Denial by Firelight

Sermon preached for Crescent Springs Presbyterian Church for the Third Sunday After Pentecost.

Luke 22:54-62

After they arrested Jesus, they led him away and brought him to the high priest’s house. Peter followed from a distance. When they lit a fire in the middle of the courtyard and sat down together, Peter sat among them.

Then a servant woman saw him sitting in the firelight. She stared at him and said, “This man was with him too.”

But Peter denied it, saying, “Woman, I don’t know him!”

A little while later, someone else saw him and said, “You are one of them too.”

But Peter said, “Man, I’m not!”

An hour or so later, someone else insisted, “This man must have been with him, because he is a Galilean too.”

Peter responded, “Man, I don’t know what you are talking about!” At that very moment, while he was still speaking, a rooster crowed. The Lord turned and looked straight at Peter, and Peter remembered the Lord’s words: “Before a rooster crows today, you will deny me three times.” And Peter went out and cried uncontrollably.


“Never admit you’re a pastor.”

That’s real advice clergy give each other. Never admit you’re a pastor, when you’re at the neighborhood block party, or at the dentist’s, or, God forbid, on an airplane. Never, ever, ever admit that you’re not just vaguely religious, but entirely sold on the idea. 

If you have to read for work, make sure you’re on a Kindle, one friend said. Or cover it up with the dust jacket of a different book. Never fly in a collar, say the Lutherans and Episcopalians. Cross jewelry is fine, but keep it small, like a fashion item. Don’t let them know you’re in the service of Jesus. 

It’s not that we’re a bunch of hypocrites and deniers, promise—or at least, not intentionally so. It’s that clergy know what happens when you out yourself—you either get a breathless account of everything they’ve ever done that makes them a good person, a rant on the evils of organized religion and Christianity in particular, or—my personal favorite—an in-depth look at their personal lives. It’s awkward, admitting you’re a pastor. It’s awkward, admitting you’re a Christian. It can expose you to a lot of stereotypes, a lot of assumptions, a lot of brick walls. Easier to not. Easier, in word and deed, to deny it. Easier to hide this awkward part of ourselves. Keep our faith private. Respectable.

During this post-Pentecost season, we’ve been visiting some of the Bible’s great fire stories. We’ve met the spirit in the flames of Pentecost, and the great I AM in the burning bush. In today’s scripture, though, the flames take on a more sinister cast. 

It is a tense scene in a tense chapter. Jesus has been betrayed and arrested. Most of the disciples have fled. But Peter is still following, as he has since Jesus first called him, as he has done for three long years… but at a distance now. The author of Luke makes that distinction; Peter follows… from a distance. Loyal, but unsure. Faithful, but shaken.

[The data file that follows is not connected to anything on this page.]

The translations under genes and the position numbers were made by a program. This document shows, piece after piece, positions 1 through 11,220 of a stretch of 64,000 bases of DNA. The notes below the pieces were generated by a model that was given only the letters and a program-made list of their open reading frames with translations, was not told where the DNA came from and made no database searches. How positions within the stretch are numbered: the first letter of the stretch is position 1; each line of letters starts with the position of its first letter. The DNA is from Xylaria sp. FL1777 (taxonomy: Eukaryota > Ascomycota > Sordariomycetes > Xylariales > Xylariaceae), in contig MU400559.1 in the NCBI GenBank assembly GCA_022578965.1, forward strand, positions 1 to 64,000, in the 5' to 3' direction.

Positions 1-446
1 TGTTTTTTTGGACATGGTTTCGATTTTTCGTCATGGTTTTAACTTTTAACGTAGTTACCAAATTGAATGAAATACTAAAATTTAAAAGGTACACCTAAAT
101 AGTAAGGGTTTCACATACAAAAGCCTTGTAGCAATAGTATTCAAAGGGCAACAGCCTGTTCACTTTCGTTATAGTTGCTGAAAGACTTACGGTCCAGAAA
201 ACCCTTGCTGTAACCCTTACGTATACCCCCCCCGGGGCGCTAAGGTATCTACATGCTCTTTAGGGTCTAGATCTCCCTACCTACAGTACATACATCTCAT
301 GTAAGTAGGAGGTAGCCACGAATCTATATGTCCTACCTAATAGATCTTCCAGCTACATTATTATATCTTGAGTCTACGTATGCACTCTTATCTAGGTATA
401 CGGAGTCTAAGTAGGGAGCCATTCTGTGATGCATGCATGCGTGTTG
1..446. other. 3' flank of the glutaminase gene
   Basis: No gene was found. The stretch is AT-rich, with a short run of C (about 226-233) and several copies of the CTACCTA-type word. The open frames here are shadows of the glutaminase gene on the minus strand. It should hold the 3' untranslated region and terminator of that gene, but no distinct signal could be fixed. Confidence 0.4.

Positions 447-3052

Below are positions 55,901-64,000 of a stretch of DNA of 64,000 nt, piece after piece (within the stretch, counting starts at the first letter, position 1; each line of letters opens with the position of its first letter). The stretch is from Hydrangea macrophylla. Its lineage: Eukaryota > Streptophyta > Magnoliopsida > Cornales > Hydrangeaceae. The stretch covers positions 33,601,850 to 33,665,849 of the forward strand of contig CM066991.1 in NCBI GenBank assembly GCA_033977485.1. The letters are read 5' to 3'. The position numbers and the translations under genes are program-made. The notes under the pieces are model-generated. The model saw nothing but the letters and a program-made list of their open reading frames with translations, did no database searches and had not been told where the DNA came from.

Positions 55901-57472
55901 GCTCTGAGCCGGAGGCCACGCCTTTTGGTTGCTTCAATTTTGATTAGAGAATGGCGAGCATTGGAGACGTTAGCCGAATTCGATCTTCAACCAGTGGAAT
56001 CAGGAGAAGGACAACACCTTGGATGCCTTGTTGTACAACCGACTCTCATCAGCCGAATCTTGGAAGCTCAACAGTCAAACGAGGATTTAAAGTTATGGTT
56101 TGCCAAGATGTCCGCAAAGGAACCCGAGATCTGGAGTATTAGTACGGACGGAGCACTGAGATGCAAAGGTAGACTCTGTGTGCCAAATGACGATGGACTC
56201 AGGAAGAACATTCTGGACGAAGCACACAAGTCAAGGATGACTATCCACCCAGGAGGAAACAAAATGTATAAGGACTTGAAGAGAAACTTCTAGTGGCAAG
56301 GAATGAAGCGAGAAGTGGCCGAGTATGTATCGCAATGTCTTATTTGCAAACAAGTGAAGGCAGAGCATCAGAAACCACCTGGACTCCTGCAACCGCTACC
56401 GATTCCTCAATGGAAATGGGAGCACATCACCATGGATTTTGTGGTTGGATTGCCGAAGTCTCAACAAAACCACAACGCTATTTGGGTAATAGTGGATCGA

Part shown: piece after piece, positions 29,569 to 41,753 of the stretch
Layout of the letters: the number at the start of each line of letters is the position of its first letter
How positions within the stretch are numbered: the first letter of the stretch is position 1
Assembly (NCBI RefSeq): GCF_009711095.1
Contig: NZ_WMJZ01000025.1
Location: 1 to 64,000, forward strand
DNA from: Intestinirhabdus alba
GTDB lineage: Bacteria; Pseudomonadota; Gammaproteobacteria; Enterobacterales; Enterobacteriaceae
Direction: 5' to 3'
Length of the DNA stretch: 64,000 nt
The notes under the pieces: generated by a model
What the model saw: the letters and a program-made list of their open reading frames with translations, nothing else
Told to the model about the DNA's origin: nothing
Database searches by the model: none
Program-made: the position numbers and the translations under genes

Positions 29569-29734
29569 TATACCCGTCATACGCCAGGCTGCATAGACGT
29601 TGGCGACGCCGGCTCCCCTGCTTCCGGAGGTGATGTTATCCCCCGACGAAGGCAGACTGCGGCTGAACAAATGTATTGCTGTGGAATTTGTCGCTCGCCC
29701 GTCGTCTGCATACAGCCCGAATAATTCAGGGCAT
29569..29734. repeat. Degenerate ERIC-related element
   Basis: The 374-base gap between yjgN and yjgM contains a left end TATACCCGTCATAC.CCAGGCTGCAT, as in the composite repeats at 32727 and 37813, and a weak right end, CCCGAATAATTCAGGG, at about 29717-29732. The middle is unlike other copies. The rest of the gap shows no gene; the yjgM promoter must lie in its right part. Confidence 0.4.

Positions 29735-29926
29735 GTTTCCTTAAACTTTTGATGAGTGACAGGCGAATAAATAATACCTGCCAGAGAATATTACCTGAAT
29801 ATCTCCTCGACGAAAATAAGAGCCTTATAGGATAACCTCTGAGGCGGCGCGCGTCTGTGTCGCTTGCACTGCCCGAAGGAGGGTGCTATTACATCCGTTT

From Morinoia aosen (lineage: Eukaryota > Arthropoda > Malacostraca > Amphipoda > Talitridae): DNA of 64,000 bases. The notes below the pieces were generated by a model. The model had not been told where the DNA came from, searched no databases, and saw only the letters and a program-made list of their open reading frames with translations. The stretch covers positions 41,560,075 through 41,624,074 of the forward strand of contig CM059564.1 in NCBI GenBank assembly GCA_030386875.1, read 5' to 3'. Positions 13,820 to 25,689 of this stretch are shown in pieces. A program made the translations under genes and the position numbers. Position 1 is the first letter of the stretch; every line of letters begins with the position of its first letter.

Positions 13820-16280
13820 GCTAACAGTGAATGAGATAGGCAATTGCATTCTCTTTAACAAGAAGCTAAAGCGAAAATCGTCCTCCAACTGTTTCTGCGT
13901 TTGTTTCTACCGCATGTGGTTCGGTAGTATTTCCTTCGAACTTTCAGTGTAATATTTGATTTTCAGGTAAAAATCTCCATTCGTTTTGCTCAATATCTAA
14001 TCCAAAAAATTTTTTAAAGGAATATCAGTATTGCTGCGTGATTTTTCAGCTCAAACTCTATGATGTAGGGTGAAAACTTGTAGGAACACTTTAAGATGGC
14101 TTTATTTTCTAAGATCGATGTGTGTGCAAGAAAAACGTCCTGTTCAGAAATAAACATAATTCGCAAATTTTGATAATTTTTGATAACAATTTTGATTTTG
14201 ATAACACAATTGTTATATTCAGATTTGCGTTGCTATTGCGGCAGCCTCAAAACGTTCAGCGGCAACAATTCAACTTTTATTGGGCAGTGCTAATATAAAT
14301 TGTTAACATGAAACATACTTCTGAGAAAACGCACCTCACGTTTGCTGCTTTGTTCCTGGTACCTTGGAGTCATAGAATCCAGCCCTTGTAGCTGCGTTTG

When our scene opens, Jesus is inside the house, awaiting interrogation, trial, and judgment. Peter can’t go with him there. Peter can’t know what’s happening to his friend. But still he hangs around the outside, as close as he can get. 

He wanders over to the fire that the guards and servants light for warmth, out in the courtyard, and he sits with them. The Bible isn’t clear on why. Maybe Peter was hoping to find out what was happening to Jesus. Maybe he was just cold, on that long, dark night. 

Either way, after a while, he gets noticed. A servant woman sees him by the light of the fire, and even in the dark, even in the flickering play of the flames, she recognizes him. She’s seen him with Jesus before. 

“You’re one of them,” she says.  

Peter denies it. “I don’t know the man,” he says. He won’t even say Jesus’ name. It is perhaps his lowest moment as a disciple, his bitterest betrayal. But—but—Peter doesn’t run. He stays by that fire. Stays as close to Jesus as he can get.

A little while later, and another man gets suspicious. “You’re one of them,” he says.

Peter denies it. But he stays.

An hour passes, an hour in this uncomfortable, suspicious company, when a third man says, “You’re Galilean. You must be one of them.” This time Peter’s accuser doesn’t even say that he’s seen Peter with Jesus, presents no evidence other than a shared hometown. One broad-brush stereotype, and he’s ready to turn Peter over to the high priests, too. 

I can only imagine what it was like to be Peter, huddled around that fire with strangers sneaking hostile glances at him, with everyone a possible enemy and every moment a possible crisis. I can only imagine what it was like, not to know if Jesus was being tortured or tried or absolved or doing some miracle to get out of this. I can only imagine what it was like, the cold night air on Peter’s back, the hot flames on his face, the acid smoke in the air, the muttered voices of the servants and guards who could turn on him and turn him in at any moment. People who only see him as “one of them,” as an enemy, as an upstart radical, as someone to be contained, suppressed, stamped out. I can only imagine what it was like to Peter, torn between loyalty and terror, heat and cold, safety and danger. Hovering there, hoping to be invisible, but still revealed in the firelight. 

The guards and servants only saw part of who Peter was. A familiar face, a particular accent. He had to hide from them, even while they sat around that fire together—hide his faith, hide his fear, hide his anxiety and his anger. It was not a safe place to be fully himself at that moment. Not with that particular group of people.